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From the August 2011 issue #191
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Don Williams is a Washington, D.C.-based conservator, educator, author, and finisher, and has over the past 40 years worked on preserving and restoring some of the most interesting objects in our nation’s public and private collections. He has written, lectured and demonstrated on an array of subjects related to conservation, woodworking, and historical wood finishing. In his spare time he passionately pursues varied interests, including economics, metal casting, collecting obscure books and tools, and Japanese gardening, all of which usually occur against an audio backdrop of Little Feat, classic jazz or podcast lectures.

His current projects include the almost finished relocation/reconstruction of a 19th-century timber frame barn as a studio/classroom/fortress at his remote mountain
retreat (complete with its own micro-hydropower system), replicating the chairs of Samuel Gragg, restoring a 17 century Italian marquetry cabinet, fabricating a pair of Federal knife boxes, building a japanned Queen Anne highboy, and a thus far unsuccessful escape from the clutches of Schwarzomania (the compulsive building of new workbenches. Now, where did I put that other Emmert vise…)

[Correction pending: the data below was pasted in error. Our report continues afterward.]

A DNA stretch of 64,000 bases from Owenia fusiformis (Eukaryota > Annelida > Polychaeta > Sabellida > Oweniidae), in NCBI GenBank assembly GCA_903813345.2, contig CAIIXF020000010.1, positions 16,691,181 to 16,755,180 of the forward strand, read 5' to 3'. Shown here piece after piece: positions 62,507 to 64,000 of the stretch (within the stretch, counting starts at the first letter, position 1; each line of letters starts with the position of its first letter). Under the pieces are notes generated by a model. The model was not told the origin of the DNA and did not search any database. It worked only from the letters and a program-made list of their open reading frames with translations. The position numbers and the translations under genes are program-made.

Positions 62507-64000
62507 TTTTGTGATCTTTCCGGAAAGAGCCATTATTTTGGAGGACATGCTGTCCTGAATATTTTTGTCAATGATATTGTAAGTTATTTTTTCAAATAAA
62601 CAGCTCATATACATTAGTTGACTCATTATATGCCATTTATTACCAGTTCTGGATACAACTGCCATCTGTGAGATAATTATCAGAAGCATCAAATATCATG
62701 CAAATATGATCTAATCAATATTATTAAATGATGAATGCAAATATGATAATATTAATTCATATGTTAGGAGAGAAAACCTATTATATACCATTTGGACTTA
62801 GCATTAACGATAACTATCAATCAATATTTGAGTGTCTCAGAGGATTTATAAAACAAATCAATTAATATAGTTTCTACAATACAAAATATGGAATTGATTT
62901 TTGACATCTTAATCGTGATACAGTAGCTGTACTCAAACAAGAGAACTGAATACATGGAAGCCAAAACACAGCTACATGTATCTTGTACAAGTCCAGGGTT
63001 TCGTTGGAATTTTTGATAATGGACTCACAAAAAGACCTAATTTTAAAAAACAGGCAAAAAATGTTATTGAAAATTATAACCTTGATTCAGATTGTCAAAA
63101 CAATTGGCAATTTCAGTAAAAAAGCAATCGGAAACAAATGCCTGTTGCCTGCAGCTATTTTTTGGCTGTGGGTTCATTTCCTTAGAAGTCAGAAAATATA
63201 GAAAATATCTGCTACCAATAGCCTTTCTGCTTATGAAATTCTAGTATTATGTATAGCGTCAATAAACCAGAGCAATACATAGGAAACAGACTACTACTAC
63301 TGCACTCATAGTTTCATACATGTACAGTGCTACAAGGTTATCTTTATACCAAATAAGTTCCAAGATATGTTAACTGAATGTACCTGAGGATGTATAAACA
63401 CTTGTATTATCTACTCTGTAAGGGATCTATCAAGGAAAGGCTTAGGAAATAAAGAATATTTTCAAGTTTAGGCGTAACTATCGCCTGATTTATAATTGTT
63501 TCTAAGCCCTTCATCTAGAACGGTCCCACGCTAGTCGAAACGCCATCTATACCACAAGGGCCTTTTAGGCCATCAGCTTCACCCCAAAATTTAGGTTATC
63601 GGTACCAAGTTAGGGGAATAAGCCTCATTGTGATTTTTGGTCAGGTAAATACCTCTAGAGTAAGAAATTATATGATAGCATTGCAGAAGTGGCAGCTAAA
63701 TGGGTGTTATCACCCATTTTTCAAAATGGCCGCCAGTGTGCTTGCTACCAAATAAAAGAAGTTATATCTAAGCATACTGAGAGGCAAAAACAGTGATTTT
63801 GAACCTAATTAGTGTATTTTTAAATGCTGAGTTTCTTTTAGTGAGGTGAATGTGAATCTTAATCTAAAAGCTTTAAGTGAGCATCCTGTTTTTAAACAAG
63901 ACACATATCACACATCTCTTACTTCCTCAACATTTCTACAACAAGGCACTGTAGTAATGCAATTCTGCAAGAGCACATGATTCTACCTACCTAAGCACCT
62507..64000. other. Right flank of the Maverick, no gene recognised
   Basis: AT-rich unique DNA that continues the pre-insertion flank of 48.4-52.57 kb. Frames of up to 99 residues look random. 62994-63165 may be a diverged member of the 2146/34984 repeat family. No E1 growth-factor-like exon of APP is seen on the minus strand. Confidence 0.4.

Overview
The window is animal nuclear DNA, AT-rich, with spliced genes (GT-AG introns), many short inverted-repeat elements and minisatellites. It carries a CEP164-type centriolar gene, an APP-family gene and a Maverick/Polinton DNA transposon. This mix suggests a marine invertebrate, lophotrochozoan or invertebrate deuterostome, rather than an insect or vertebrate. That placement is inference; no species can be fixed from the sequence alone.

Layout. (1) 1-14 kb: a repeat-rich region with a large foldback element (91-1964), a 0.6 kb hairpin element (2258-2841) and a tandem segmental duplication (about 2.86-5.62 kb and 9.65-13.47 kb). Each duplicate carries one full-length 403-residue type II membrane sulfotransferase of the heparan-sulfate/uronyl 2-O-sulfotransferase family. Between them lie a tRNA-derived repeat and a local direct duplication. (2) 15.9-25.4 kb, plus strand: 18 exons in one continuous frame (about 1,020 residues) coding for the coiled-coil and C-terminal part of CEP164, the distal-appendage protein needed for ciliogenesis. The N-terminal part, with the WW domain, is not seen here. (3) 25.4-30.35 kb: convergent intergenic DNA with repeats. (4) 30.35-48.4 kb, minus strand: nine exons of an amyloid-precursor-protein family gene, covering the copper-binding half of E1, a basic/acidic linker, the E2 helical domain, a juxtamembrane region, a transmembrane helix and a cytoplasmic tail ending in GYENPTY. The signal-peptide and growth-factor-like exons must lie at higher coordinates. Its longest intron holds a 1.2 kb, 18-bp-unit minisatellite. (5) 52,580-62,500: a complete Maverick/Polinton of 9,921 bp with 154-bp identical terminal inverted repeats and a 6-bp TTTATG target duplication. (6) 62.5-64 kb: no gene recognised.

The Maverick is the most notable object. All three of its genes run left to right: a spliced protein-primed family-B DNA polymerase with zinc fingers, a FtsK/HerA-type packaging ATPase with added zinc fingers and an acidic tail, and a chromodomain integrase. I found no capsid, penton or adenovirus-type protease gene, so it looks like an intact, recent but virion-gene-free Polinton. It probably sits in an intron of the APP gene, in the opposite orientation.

He is working on six non-fiction books – To Make as Perfectly as Possible, two annotated
volumes of Roubo translation (first due around Christmas 2011); A Furniture Conservation
Primer; The Handbook of Period Finishes; Virtuoso: The Toolbox and Workbench of Henry O. Studley; and Conservation of Tortoiseshell – and another half dozen works of fiction including one which unsurprisingly revolves around the adventures of a modern furniture restorer who discovers world-changing secrets hidden in an antique cabinet, and another whose handyman protagonist is an idiot savant. These will join his wildly successful SAVING STUFF: How to Care for and Preserve Your Collectibles, Heirlooms, and Other Prized Possessions (Fireside/Simon&Schuster, 2005) on bookshelves worldwide.

From the August 2011 issue #191
Buy this issue now

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